Sarah Jessica Parker and Hugh Grant in Did You Hear About the Morgans? / image courtesy of Sony PIctures
Our weekly round-up of cinema reviews
"Gene Siskel, the late American film critic, once asked of a certain rom-com: 'Is this more entertaining than a documentary of the leading actors having lunch?' The answer as far as this Hugh Grant/Sarah Jessica Parker vehicle is concerned is: 'scarcely'. Happy Cinematic New Year from the Evening Standard (2 stars), which seems pained to be even talking about Did You Hear About the Morgans? Grant and Parker are a couple whose marriage is breaking down, but are whisked off to Wyoming as part of the Witness Protection programme. And wouldn't you know, a little down-home folksiness is all they need to solve their uptight New York problems. It leans towards the "blandly predictable end of the rom-com spectrum" (Times, 2 stars), but the Guardian points out "it's amiable and good natured. There are plenty of ostensible comedies that are neither" (3 stars). The main problem seems to be "it's completely vanilla, devoid of surprise; the sort of film to see if you're passing by and it happens to be raining" (Empire, 3 stars).
Isn't Ashton Kutcher a card? In Spread he plays "a lithe, good-looking gigolo whose preening self-regard is almost as irksome as the skinny black braces he wears the whole time" (Independent) who lives off the older women he seduces. See how this film he also produced plays with his public persona? Will falling for a waitress finally make him change his ways? "Marketed as a sex-com, Spread is a difficult film to classify, but even harder to like" says Empire (2 stars), while the Times is exasperated by Kutcher's performance: "To convey "sadness" he does "not smiling", while for "deep reflection" he also does "not smiling". And so on. It's all very Zoolander" (2 stars). Director David Mackenzie made the thoughtful Young Adam a few years ago, but with this film he "hasn't so much nailed LA's culture of skin-deep gratification as produced an advert for it" (Telegraph, 2 stars).
Two Mexican teenagers, railing against the dullness of their lives, go into hiding in plain sight - actually in the attic of one of their homes - in I'm Gonna Explode. "Imagine Bonnie and Clyde as remade by Jean Luc Godard" proposes the Telegraph (2 stars), and the Standard also suggests that while director Gerardo "Naranjo tells his story like a real film-maker, refusing either sentiment or melodrama... [he] has digested so many classics that he isn't quite able to do his own thing without copious references" (3 stars). However, Empire calls it "engrossing in parts" (3 stars) and the Guardian finds it "freewheeling if self-conscious" (3 stars).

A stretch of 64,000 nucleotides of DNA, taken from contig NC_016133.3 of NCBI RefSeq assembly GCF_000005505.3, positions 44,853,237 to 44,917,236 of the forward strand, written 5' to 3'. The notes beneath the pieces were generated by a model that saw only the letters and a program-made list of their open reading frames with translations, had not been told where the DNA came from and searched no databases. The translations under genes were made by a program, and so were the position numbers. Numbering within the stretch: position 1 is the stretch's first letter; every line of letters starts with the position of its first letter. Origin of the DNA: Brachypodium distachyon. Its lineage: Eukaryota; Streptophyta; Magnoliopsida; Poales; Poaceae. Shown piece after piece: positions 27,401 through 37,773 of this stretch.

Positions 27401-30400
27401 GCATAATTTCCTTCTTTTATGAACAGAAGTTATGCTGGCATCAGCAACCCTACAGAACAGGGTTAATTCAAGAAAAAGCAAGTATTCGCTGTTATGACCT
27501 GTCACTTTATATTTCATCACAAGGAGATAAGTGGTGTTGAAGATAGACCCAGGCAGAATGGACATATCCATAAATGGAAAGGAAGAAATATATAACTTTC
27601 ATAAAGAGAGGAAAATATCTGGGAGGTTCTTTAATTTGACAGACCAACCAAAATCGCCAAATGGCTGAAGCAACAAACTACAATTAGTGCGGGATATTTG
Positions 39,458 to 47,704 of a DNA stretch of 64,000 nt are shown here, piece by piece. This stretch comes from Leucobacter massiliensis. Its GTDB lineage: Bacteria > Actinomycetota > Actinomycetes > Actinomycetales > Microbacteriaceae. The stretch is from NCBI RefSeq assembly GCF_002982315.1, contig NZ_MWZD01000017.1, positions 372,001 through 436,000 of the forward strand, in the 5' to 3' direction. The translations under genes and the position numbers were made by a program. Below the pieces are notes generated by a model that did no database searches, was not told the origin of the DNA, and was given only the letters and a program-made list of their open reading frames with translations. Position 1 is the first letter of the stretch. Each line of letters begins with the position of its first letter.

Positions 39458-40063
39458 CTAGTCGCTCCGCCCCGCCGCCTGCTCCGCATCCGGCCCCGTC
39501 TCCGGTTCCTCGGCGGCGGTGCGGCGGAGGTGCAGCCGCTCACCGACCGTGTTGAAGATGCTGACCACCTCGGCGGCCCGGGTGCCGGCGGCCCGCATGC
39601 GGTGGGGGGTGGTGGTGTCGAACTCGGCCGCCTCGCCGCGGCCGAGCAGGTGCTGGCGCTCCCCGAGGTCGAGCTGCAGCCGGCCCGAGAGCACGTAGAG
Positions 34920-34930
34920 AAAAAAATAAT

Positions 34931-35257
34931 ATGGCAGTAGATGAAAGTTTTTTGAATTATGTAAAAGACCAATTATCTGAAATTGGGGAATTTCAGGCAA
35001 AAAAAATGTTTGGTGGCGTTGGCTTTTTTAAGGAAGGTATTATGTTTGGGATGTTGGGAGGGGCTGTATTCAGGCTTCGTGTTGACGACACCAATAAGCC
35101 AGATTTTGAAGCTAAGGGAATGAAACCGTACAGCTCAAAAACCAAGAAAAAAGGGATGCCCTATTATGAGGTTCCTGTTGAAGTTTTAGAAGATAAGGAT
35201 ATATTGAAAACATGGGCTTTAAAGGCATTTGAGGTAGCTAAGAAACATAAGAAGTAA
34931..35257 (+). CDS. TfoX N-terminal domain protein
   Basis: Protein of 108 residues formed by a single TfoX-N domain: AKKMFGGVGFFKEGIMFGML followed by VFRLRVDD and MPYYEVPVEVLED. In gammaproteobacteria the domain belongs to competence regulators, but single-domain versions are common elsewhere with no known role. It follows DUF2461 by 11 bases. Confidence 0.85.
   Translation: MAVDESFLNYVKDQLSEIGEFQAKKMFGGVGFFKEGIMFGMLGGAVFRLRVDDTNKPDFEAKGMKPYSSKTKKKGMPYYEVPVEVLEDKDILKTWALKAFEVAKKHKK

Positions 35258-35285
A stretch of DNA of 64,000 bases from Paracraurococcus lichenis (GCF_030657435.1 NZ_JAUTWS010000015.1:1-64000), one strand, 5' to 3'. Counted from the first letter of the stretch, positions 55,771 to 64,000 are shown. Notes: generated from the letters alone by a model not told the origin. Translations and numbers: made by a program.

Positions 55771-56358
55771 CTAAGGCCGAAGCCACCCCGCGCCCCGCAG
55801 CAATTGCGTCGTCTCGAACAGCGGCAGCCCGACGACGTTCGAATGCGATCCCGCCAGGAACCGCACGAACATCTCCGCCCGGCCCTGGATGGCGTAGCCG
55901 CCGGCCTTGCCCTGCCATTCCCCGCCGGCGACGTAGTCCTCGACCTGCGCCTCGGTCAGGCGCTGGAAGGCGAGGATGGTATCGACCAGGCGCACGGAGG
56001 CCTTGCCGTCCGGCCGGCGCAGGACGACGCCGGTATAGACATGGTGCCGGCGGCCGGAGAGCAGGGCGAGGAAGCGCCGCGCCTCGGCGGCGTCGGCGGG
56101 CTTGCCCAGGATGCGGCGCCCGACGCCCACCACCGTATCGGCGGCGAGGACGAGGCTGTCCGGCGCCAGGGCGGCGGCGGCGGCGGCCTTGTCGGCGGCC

Post Grad is a "would-be quirky comedy about the job market" (Independent, 1 star). Ryden is a college graduate whose glittering career hopes prove a dud, so she moves back in with her parents. "There's certainly a lot of material there but none of the comedy works in any way at all" (Guardian, 1 star) and "the rent-a-quirk characters feel like a Little Miss Sunshine tribute act gone wrong" (Telegraph, 1 star). Possibly a film for people who enjoy watching "the most dysfunctional relationship since Charlotte Gainsbourg got creative with the hand drill on Willem Dafoe in Antichrist" (Times, 1 star) as Ryden emasculates the in-love-with-her best friend.
Part of the BFI's Ozu season, Tokyo Story gets re-released. An elderly Japanese couple visit their grown-up, married children, only to find they have no time for their parents. The film "is marked by an indefinable melancholy that settles on the frame as softly as snow" swoons the Independent (5 stars), the Guardian falling over itself to praise the "transcendental simplicity and heartbreaking humanity of Ozu's great work" (5 stars). "Ostensibly a snapshot of postwar Japan in the midst of profound cultural change, it is the movie's painful depiction of familial disintegration that remains universal today" says the Times (5 stars); the Telegraph agrees "the clarity of his social critique here is wrenching and unassailable" (5 stars).
It Might Get Loud comes out on Tuesday. This documentary gathers Jimmy Page, The Edge and Jack White to discuss their influences and just jam. "All three seem decent enough blokes, but they are not fascinating talkers" (Independent, 2 stars) "but fans and tech-heads will be in seventh heaven" (Telegraph, 3 stars). While "it is guitar geekery of the highest order... there are moments of infectious joy" says the Times (2 stars).
Next week: apocalyptic non-fun-fest The Road and Ian Dury biopic Sex & Drugs & Rock & Roll.